The aim of worship is not merely to express our feelings. It is also intended to shape our thinking. According to Ephesians 5:19, when the church sings together, it is talking to itself as well as to God. Colossians 3:16 speaks of psalms, hymns, and spiritual songs as modes of instruction and admonition. We serve God when we worship, but the music we use to worship with also serves us. My complaint about the church’s culture of contemporary worship is that it often does neither.

Instead of serving God, the worship of many churches inadvertently pushes God to the margins by employing music as a marketing tool. Rather than serving the congregation, our worship is aimed at those we want to visit the church. Our songs usually speak of God but often in a sentimentalized and even a narcissistic way, so that the message is more about us than it is about God. There is a place in worship for speaking of our own experience. The Old Testament book of Psalms often speaks in the first person. The Psalms also show that worship should have an emotional dimension. Nor is it wrong to hope that outsiders and seekers might sense God’s presence when the church worships. The problem here is one of perspective. The church’s marketplace culture objectifies God by treating the reality of His presence liking a commodity and using it to increase its share of the religious market.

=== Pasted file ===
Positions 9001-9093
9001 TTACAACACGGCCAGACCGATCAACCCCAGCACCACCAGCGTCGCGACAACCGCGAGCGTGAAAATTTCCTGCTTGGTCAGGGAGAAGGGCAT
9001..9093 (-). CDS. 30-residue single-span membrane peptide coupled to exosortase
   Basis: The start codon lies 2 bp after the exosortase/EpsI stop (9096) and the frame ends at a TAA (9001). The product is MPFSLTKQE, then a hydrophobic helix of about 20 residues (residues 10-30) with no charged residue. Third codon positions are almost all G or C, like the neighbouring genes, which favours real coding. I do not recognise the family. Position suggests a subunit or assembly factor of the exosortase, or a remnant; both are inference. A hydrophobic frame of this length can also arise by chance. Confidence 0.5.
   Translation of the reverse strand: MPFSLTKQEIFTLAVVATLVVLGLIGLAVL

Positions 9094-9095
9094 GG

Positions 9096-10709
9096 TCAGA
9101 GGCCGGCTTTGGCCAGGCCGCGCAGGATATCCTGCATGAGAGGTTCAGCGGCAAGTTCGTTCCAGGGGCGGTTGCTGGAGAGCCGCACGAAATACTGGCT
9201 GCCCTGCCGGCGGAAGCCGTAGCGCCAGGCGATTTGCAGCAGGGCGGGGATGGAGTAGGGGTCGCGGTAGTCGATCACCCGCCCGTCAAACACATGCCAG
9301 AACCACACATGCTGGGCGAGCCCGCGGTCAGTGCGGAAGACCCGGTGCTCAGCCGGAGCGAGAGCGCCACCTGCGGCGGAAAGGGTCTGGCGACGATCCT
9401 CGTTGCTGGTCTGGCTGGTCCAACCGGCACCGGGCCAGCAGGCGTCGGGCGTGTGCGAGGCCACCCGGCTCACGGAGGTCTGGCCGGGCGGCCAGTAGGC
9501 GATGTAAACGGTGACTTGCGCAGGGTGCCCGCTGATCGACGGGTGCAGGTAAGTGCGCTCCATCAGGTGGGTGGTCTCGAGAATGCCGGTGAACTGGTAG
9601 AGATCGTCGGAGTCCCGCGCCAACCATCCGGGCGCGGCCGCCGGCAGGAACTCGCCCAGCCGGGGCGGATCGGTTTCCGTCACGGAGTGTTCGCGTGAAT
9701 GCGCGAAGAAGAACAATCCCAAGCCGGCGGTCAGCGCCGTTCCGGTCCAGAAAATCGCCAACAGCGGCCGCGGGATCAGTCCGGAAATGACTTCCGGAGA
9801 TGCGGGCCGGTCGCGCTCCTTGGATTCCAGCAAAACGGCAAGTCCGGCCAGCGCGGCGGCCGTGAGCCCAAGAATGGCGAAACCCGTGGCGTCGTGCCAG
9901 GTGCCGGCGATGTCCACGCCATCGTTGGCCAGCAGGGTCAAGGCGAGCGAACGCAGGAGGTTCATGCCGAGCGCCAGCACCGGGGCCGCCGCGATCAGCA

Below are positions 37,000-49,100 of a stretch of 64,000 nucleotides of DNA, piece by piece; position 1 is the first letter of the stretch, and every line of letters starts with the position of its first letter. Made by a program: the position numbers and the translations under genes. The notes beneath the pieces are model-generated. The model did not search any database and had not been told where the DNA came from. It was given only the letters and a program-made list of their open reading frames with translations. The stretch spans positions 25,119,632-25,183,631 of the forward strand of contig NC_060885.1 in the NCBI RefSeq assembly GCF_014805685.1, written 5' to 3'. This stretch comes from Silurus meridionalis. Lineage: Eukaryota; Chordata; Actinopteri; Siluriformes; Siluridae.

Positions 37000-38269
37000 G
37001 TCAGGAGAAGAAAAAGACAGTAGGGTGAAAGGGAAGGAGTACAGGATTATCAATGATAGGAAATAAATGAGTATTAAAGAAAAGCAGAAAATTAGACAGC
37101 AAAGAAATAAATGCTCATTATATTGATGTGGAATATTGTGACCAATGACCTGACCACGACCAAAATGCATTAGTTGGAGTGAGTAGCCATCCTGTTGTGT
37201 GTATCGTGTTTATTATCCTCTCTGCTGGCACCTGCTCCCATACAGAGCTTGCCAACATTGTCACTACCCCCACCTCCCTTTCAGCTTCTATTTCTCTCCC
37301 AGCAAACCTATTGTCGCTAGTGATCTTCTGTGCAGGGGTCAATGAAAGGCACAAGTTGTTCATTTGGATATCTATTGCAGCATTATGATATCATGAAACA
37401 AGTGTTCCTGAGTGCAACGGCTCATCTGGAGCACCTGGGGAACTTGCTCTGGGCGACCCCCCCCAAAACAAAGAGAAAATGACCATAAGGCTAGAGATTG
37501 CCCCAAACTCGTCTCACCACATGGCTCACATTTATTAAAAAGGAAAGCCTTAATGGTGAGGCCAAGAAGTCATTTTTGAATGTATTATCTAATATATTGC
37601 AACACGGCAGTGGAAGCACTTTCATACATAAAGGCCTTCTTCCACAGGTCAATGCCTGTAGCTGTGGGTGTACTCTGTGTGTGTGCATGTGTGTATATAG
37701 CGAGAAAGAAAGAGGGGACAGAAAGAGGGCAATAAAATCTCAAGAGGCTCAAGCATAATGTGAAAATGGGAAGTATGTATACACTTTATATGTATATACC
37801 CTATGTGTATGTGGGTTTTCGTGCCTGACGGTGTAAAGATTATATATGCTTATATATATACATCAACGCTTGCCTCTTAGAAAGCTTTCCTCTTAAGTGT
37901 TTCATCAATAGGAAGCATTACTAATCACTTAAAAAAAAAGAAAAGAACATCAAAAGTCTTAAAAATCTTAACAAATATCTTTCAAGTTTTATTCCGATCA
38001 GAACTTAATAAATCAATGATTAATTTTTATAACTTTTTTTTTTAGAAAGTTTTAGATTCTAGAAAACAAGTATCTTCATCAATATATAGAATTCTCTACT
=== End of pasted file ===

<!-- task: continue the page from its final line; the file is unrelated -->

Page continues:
At the same time, the church sends a mixed message about the importance of worship. Even as it spends considerable resources to put on a display that will attract people, so much so that in some churches the worship pastor can be paid more than the preaching pastor, church leaders are dismissive of congregational worship. Pastors often chide those who “only come to church to worship.” Such language gives the impression that congregational worship is the least important thing a church does and that those who make congregational worship the center of their week are self-centered spiritual deadbeats.

Ironically, the Greek terms that are the basis for the term “liturgy” originally referred to a work undertaken for the sake of the community. Apparently, worship is for the sake of people as much as it is for God. In the Greek translation of the Old Testament, these same terms were associated with the kind of service rendered by the priests and Levites. In Acts 13:2, this language is used to speak of the worship of the church at Antioch. The apostle Paul uses a different term in Romans 12:1 when he expands the New Testament idea of worship to speak of the offering of the whole self to God as a living sacrifice.

It is not just the tyranny of contemporary style that has flattened our corporate worship to a monotone; it is our view of worship itself. Congregational worship is not the least important thing the church does. Worship is the church’s primary vocation. Indeed, if the first article of the Westminster shorter catechism is correct, worship is humanity’s primary vocation, since “man’s chief end is to glorify God, and enjoy Him forever.”

The worship wars are indeed over, at least where the battle over musical style is concerned. But I am afraid that in the end, none of us is the victor.

John’s latest book Practicing the Present: The Neglected Art of Living in the Now (Moody Publishers) is now available from Amazon.com. Order your copy today.

Practicing the Present: The Art of Being Self-Conscious